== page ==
Technology to help people with sight loss - with RNIB and Envision

Blind person sitting at a deskIn the UK, more than 2 million people are living with sight loss. Of these, around 340,000 are registered as blind or partially sighted, says the NHS. And according to RNIB 250 people every day begin to lose their sight.
On Tuesday 28 June 2022 AbilityNet, RNIB and Envision discussed how technology can help blind people and people with sight loss.

Whether you are blind, or care for someone with sight loss, this webinar will be useful to you as it explores the technology available, including 'wearables' and apps, designed help blind people or people with sight loss.

The webinar shares some of the assistive technologies and free tools available that offer support including their free built-in adjustments, apps and resources. You can watch the recording or access the transcript below.

Technology to help people with sight loss - AbilityNet webinar slides via SlideShare

What the webinar covers

  • An introduction to apps versus wearables
  • Real stories from blind people and AbilityNet's recommendations for visual support apps and tech
  • How Envision's tech can help blind people and people with sight loss
  • RNIB's advice for how to make a decision about what tech may be right for you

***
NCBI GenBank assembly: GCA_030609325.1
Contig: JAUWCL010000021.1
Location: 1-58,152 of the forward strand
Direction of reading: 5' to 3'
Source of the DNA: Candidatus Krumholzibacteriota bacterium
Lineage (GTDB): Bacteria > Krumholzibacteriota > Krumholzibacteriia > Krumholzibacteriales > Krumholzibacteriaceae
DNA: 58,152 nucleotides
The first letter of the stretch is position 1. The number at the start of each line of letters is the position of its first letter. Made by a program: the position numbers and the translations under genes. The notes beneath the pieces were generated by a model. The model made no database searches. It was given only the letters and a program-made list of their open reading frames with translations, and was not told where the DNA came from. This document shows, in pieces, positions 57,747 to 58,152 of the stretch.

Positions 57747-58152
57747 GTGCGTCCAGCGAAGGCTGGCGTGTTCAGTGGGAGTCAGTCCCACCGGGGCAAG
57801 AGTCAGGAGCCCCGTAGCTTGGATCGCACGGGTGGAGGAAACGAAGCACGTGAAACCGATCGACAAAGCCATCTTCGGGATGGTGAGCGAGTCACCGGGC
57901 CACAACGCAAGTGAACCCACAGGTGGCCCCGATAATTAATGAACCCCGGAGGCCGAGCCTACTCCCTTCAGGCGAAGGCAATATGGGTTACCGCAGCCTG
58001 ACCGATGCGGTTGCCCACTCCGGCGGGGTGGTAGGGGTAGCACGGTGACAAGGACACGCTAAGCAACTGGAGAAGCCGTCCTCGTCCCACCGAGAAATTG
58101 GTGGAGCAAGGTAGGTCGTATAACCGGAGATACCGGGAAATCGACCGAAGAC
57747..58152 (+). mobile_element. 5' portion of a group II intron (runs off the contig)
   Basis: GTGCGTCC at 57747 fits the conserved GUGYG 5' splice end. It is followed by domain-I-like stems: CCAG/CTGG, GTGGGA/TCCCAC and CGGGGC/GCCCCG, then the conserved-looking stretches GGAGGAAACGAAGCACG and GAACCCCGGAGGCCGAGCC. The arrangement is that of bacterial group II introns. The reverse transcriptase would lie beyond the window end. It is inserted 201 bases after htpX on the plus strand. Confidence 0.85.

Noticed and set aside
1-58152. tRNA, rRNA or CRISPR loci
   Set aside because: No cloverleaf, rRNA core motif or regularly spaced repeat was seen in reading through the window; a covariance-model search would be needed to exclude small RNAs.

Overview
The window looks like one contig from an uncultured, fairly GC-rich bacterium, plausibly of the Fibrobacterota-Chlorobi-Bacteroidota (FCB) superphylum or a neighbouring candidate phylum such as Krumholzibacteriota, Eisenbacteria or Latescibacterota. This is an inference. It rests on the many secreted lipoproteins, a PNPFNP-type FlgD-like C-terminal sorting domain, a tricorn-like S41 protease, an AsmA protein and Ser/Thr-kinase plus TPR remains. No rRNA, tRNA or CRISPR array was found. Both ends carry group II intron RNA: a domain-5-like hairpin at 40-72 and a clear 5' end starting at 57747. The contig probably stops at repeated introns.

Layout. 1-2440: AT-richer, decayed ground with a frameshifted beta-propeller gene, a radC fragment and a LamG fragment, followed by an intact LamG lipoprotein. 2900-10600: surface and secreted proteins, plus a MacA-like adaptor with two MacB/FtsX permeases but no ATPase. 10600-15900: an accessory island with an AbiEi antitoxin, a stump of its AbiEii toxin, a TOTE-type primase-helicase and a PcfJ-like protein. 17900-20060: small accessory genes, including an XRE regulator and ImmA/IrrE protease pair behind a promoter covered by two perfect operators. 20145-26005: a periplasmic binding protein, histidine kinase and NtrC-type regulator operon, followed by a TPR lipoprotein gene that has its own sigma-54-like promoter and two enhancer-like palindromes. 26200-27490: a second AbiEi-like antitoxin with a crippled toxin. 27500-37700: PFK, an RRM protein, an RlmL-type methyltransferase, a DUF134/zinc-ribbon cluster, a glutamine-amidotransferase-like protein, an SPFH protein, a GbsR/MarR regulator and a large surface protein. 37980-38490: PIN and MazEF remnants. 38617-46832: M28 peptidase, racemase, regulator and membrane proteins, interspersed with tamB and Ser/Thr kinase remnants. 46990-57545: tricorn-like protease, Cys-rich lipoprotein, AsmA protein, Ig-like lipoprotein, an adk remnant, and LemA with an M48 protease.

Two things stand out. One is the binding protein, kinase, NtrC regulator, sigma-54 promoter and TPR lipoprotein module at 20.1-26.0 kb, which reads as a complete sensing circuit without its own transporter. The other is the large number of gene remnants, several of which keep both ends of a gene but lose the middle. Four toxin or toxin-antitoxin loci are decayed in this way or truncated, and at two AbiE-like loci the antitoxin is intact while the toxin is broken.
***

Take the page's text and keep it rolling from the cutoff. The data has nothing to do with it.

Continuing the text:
• An interactive Q&A session where attendees posed questions to the panellists

Meet the panellists

The webinar included a great line up of speakers:


Karthik KannanKarthik Kannan is the co-founder and Chief Technology Officer (CTO) of Envision. He leads the engineering to turn the latest breakthroughs in the field of computer vision into meaningful applications for visually impaired people. His focus currently is on how to use AI to capture as rich information from images as possible, with limited strain on processors. Envision’s aim is to build a range of computer vision applications on low-powered devices, smartglasses and wearable cameras. Find out more about Envision's technology on the webinar.


Davinder Kullar is an accessible technology coordinator at RNIB. He supports people to adapt to low or no vision, and helps them to use technology to add quality and value to their lives.

During the webinar, Davinder shared how he and RNIB help people make informed decisions about products to best suit their situation and needs.


Adi LatifAdi Latif is a Senior Accessibility and Usability Consultant at AbilityNet and lost his sight in his early teens. His work ranges from working on accessibility audits to checking the accessibility of a client's website and apps, and providing training on inclusive design. On the webinar Adi provided a demonstration of the vision support apps he finds most useful. 

Profile image of Alex Barker looking at the cameraAlex Barker has worked for AbilityNet for nearly 20 years and has recently become a Disability Consultant at the charity. Alex has Moebius Syndrome, a very rare condition that causes paralysis in facial muscles, club foot, missing limbs and sometimes cognitive issues too. So he understands a lot of the difficulties disabled people have when using technology. 

Webinar FAQs

The slidedeck, recording and transcript is now available on this page.

This webinar recording lasts for 60 minutes.  

Find out more in our webinars FAQs and sign up to our next free webinar in our AbilityNet Live webinar series.